WASHINGTON (AP) – The Justice Department said May 10 it is reopening the investigation into the 1955 murder of Emmett Till, a Black teenager whose murder while visiting Mississippi was an early catalyst for the civil rights movement.

Till was abducted from his uncle’s home in Money, Miss., on Aug. 28, 1955. The mutilated body of the 14-year-old from Chicago was found by fishermen three days later in the Tallahatchie River.

Pictures of the slaying shocked the world. Two white men charged with murder – Roy Bryant and his half brother, J.W. Milam – were acquitted by an all-white jury. Both men have since died.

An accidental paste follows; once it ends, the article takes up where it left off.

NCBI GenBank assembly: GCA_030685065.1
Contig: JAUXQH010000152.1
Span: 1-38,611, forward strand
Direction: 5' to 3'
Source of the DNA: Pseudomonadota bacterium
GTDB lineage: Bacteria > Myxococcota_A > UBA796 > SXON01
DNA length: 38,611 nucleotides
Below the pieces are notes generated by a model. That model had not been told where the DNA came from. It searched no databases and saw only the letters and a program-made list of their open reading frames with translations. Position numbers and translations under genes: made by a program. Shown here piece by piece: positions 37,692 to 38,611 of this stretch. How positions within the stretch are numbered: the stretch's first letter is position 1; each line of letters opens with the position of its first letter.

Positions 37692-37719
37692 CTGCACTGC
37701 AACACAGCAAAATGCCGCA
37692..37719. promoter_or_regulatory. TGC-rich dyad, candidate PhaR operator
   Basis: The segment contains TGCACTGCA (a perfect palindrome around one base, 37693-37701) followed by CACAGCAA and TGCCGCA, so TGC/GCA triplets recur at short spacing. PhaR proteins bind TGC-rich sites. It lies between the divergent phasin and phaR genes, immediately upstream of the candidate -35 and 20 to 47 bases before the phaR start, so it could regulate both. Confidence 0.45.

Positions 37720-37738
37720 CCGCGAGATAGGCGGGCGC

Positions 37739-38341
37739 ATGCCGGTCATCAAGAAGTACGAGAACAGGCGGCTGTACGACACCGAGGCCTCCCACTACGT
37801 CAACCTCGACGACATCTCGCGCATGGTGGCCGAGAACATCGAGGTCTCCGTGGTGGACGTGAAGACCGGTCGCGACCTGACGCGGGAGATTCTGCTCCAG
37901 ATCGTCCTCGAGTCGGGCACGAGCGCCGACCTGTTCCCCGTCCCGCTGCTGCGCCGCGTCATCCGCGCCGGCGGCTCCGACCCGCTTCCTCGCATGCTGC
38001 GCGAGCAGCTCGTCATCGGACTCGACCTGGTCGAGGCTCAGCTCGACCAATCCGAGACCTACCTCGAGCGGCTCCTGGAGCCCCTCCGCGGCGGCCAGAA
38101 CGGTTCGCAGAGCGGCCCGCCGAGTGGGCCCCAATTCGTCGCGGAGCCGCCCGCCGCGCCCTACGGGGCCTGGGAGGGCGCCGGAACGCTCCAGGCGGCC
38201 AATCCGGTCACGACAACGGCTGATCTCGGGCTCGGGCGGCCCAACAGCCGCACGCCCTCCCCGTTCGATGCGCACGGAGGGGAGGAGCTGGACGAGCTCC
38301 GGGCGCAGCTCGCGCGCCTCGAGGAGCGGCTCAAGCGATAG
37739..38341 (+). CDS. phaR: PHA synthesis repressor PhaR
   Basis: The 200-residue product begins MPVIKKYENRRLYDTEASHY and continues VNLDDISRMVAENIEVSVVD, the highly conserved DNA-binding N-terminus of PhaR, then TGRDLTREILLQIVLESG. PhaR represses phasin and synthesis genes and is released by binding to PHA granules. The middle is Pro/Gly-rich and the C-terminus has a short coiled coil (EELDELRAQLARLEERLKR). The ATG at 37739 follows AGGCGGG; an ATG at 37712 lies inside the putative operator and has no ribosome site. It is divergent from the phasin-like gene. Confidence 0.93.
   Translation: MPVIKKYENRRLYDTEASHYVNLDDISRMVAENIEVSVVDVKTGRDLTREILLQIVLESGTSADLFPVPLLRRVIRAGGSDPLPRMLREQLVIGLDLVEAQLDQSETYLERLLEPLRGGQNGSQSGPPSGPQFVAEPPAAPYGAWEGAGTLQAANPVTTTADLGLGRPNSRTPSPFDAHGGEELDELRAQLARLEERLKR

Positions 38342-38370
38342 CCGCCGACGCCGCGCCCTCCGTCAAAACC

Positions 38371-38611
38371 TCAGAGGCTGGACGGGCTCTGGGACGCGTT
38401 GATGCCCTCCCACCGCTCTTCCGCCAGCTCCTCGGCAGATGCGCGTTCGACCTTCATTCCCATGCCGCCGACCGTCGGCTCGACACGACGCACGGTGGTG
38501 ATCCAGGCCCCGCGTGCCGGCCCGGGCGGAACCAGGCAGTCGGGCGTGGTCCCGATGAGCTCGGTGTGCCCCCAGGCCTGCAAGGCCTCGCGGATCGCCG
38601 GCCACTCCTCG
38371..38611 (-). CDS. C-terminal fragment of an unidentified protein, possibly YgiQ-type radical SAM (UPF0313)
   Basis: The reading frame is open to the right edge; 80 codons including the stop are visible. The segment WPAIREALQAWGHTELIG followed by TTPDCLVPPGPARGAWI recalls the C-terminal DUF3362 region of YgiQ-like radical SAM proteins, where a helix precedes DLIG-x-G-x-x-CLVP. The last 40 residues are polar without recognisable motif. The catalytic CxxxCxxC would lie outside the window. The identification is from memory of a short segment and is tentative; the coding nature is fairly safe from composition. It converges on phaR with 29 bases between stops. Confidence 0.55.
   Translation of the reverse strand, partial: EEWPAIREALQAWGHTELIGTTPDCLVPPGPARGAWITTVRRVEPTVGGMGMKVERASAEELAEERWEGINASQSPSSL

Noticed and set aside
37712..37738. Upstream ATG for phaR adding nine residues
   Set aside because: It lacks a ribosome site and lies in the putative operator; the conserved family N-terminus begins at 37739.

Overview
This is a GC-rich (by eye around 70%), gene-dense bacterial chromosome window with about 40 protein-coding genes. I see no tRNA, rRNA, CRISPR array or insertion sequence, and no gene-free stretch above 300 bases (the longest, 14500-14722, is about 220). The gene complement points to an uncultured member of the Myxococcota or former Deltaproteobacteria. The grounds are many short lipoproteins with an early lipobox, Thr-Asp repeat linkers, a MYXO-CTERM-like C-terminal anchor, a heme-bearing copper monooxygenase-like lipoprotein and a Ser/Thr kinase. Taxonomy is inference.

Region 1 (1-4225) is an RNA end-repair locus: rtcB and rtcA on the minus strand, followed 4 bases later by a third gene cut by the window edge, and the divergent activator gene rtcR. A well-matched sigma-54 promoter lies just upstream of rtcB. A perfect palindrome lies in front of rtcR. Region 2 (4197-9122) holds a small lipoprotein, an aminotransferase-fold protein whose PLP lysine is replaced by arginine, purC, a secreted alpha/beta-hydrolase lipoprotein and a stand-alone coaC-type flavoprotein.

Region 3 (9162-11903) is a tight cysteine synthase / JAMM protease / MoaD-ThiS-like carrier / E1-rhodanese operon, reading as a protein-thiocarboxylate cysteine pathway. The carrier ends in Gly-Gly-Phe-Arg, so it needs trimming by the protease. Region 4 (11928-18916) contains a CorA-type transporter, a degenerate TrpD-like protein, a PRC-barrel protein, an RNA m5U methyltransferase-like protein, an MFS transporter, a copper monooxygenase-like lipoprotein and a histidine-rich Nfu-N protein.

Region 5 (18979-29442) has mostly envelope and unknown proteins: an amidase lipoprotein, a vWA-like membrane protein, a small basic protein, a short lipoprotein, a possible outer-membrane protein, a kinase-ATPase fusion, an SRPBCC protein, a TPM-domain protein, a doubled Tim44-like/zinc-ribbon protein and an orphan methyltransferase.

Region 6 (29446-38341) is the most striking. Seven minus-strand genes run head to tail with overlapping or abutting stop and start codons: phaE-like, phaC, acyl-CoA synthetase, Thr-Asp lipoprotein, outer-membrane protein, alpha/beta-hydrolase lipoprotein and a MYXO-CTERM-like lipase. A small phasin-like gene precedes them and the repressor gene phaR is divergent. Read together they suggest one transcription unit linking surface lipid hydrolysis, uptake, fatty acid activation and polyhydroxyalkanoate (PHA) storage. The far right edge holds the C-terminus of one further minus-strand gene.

R. Alexander Acosta, assistant attorney general for civil rights, said it is possible others were involved in the killing. The five-year statute of limitations on any federal charges has long since expired but a state case could still be brought, Acosta said.

The NAACP and other individuals and groups have called repeatedly for reopening the case.